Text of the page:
On 9th anniversary of Citizens United, critics call for change

JEFFERSON CITY, Mo. – This week marks the ninth anniversary of the U.S. Supreme Court’s Citizens United decision. Critics say the case has led to an explosion of so-called dark money in politics.

The justices ruled that corporations have many of the same rights as people, so their political donations should be considered free speech and therefore, don’t have to be disclosed. But a constitutional amendment to void the decision is expected to be reintroduced in Congress.

Kaitlyn Sopoci-Belknap, national director of the Move to Amend coalition, said the amendment has bipartisan support across the nation.

Missouri is not among the 19 states to pass resolutions supporting the “We the People” amendment. But Missouri voters chose to increase transparency in politics last November when they passed Amendment One. The ballot measure changed the redistricting process, but also lowered campaign contribution limits for state races, and made it more difficult for donors to use multiple political action committees to funnel money to a candidate.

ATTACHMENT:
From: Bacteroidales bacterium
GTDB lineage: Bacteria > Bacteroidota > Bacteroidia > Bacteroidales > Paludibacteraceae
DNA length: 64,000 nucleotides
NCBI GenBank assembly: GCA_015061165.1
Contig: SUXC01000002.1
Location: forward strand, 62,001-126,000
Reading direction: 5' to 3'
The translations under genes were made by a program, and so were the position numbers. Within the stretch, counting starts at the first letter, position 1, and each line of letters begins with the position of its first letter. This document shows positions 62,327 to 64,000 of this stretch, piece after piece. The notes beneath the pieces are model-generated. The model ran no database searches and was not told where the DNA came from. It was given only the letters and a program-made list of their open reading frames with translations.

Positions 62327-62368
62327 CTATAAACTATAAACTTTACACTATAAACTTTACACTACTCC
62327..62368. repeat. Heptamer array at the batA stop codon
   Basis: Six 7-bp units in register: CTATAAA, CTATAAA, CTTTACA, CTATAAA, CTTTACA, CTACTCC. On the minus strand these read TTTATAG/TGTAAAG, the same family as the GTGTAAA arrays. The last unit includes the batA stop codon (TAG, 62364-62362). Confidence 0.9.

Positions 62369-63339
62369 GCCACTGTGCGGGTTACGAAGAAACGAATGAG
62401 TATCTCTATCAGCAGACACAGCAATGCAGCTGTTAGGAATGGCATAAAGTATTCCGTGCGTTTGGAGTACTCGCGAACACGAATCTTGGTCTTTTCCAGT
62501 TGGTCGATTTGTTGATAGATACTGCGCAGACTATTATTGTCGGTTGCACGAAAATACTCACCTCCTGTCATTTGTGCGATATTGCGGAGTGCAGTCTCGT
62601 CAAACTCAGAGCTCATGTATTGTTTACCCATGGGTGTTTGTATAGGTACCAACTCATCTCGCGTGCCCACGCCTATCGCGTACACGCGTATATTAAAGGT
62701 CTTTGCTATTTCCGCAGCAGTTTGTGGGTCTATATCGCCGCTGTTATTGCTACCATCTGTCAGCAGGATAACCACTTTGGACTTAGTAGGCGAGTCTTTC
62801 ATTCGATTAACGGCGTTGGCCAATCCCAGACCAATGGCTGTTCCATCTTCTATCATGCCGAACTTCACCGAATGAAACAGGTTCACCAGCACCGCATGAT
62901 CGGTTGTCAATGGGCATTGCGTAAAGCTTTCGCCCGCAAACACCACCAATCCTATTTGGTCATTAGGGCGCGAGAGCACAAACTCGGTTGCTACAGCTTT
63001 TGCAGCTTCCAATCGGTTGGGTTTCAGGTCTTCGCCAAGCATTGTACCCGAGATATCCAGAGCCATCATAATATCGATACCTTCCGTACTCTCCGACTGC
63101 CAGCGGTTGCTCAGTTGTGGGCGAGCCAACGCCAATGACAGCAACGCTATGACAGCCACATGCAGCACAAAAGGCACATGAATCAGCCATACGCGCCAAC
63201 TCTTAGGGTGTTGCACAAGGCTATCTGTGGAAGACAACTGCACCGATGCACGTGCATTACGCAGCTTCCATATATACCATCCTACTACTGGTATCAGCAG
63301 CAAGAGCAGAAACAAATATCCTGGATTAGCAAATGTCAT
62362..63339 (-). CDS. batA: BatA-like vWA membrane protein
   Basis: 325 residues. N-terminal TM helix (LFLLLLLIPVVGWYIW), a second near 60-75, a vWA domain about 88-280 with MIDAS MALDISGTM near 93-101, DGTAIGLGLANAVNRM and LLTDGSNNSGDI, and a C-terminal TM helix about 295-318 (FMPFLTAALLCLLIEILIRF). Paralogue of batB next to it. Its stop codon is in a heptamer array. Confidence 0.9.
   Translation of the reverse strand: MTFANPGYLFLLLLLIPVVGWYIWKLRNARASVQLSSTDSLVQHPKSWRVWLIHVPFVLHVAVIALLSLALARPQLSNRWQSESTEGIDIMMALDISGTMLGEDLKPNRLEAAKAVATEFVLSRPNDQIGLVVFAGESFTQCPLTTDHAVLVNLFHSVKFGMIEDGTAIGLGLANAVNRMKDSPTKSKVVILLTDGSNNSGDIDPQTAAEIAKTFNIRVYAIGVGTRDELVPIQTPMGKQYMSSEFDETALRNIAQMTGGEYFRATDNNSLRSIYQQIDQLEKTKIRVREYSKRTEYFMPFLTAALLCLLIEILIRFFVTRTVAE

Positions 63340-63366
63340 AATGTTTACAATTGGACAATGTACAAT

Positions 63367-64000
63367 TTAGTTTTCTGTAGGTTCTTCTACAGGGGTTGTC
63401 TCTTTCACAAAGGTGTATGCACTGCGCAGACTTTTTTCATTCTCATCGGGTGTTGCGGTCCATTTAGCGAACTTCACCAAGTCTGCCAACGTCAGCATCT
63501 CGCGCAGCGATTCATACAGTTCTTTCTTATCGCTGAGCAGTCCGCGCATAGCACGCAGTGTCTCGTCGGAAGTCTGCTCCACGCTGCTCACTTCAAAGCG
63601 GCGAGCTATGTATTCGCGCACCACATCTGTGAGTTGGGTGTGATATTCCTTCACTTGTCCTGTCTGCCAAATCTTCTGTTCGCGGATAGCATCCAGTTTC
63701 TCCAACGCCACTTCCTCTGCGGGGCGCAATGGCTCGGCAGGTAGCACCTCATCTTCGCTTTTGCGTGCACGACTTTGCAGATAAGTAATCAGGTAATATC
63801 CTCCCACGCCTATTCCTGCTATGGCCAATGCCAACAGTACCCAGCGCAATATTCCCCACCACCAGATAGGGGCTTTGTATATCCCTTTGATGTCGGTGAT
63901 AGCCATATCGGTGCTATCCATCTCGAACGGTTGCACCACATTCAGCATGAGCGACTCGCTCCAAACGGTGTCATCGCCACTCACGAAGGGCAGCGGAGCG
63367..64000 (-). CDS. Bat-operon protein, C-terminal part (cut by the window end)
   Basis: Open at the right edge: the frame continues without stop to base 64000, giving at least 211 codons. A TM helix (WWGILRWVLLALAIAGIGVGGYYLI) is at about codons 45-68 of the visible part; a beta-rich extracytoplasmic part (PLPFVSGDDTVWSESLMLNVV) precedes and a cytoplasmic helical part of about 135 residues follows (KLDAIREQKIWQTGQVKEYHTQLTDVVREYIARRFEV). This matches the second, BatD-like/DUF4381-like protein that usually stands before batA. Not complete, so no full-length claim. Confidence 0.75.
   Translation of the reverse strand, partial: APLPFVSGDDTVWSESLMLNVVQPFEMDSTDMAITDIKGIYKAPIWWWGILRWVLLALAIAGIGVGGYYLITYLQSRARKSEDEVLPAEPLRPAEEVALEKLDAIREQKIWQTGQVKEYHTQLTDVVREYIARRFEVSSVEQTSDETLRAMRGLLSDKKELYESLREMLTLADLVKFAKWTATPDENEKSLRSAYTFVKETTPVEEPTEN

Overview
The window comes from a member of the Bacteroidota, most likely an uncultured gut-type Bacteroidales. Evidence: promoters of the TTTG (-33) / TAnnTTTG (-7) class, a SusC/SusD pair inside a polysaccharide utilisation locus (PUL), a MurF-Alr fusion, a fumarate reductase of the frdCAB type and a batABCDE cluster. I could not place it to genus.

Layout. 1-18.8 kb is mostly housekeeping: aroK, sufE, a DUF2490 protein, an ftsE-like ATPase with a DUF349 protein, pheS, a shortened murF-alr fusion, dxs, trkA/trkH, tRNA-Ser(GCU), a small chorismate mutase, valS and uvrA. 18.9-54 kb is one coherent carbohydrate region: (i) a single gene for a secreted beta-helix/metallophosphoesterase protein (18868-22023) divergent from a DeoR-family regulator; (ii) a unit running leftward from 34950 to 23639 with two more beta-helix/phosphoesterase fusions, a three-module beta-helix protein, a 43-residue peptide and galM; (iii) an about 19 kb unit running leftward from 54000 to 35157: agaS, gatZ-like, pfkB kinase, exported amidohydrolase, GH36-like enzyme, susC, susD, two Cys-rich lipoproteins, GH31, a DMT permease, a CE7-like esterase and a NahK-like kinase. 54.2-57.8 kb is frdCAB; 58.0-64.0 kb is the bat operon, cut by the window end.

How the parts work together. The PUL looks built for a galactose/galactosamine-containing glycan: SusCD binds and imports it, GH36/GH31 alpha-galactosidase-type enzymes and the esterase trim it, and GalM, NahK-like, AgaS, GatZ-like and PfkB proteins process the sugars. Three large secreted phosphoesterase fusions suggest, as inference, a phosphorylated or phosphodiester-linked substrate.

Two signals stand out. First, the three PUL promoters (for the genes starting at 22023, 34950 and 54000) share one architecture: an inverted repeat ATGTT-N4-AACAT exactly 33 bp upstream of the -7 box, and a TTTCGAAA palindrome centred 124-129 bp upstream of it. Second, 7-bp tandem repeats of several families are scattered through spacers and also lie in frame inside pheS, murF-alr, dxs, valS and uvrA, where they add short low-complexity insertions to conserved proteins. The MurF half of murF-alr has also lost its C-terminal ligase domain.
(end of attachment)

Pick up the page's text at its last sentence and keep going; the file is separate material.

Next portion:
The We The People amendment will likely be reintroduced in the Senate next month. Senate Democrats have also introduced HR 1, which would add more disclosure requirements. Senate Majority Leader Mitch McConnell has blasted the measure, saying it’s designed to get more Democrats elected.

Sopoci-Belknap said she blames both sides for the inaction.

Meanwhile, money from unnamed donors keeps coming in. According to the watchdog group ProPublica, independent groups spent about $142,000 on state races in Missouri and more than $73 million on the U.S. Senate race in which Republican Josh Hawley unseated Democrat Claire McCaskill.